Judge orders testing for Bristol County jail detainees; dueling pro- and con-Hodgson editorials
From Sarah Betancourt at CommonWealth magazine: “Declaring that a lawsuit lawsuit filed on behalf of immigration detainees was likely to succeed in demonstrating ‘eliberate indifference’ to their risk of contracting COVID-19, a federal judge ordered coronavirus testing for all federal detainees being housed at the Bristol County Jail.”
Btw: The Herald and the Globe, in separate editorials, are going at it regarding Bristol County Sheriff Thomas Hodgson’s handling of last week’s detainees-guards disturbance at his facility. Care to guess whose side each paper takes in the controversy?
Ominous warning: MGM workers told layoff action could be permanent
Not what they want to hear. MGM CEO Bill Hornbuckle is warning tens of thousands of furloughed workers — including those at its new downtown Springfield resort casin o– that they could be permanently laid off if the casino business doesn’t rebound as quickly as hoped this summer. Michelle Williams at MassLive has the details.
Poll: Kennedy and Markey in dead-heat race
In non-coronavirus news, a new UMass-Lowell poll (scroll way down to bottom) shows that U.S. Sen. Ed Markey has closed the gap with U.S. Rep. Joseph Kennedy in the Dem primary race for the U.S. Senate. We gotta say: Markey is running a scrappy, concede-nothing campaign.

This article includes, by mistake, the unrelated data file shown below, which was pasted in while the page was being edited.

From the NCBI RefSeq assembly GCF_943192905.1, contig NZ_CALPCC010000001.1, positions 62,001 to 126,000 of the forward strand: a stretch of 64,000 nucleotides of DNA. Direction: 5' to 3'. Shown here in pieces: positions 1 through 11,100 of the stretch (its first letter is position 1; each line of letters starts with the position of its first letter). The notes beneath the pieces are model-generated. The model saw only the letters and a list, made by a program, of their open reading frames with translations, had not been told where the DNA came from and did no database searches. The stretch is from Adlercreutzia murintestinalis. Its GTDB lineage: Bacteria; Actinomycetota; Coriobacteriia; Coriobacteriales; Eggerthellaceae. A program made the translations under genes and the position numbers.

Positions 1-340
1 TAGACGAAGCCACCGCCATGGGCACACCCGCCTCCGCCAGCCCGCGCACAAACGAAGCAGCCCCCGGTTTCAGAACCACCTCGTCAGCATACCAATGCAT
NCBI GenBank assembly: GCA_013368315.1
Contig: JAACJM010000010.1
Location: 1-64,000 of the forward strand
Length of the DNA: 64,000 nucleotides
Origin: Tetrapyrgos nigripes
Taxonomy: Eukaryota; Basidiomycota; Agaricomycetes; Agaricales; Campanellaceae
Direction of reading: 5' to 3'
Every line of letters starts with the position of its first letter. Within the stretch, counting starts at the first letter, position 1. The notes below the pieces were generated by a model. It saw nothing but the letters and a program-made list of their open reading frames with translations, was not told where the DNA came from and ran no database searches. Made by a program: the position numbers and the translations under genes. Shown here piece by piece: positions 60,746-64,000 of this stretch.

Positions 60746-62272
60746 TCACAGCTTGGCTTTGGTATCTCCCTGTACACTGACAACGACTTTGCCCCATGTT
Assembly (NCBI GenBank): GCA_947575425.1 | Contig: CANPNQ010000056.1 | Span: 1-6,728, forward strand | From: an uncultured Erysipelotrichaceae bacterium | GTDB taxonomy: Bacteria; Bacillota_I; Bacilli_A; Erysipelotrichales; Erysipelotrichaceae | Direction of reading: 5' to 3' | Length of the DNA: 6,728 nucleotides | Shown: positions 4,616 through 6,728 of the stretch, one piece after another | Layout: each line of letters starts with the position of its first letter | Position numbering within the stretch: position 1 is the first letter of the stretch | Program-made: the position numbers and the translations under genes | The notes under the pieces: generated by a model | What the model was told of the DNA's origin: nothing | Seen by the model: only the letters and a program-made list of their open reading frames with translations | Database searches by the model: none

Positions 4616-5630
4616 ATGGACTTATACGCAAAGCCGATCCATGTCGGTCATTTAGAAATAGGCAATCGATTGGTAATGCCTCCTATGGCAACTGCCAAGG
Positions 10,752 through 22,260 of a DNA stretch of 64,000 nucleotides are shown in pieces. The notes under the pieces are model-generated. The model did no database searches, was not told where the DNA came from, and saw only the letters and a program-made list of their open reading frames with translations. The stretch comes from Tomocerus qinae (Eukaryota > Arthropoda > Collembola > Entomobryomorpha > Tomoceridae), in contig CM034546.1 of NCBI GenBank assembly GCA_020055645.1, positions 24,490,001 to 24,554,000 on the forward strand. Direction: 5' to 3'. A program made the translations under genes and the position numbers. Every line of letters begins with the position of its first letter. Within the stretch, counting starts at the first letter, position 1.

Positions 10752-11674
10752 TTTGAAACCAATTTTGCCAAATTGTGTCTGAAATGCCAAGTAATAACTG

Thinking really big: Markey co-sponsors proposal for monthly $2,000 payments to every American
Speaking of Ed Markey (and briefly getting back to all things coronavirus), he’s joined with two other Democratic senators to propose legislation that would pay Americans $2,000 a month for the duration of the coronavirus crisis, arguing the single stimulus payments already made aren’t enough, Jordain Carney reports in The Hill. “Americans need more than just one payment,” Markey said.
Rollins retreats from ‘overwhelmingly privileged’ criticism of public defenders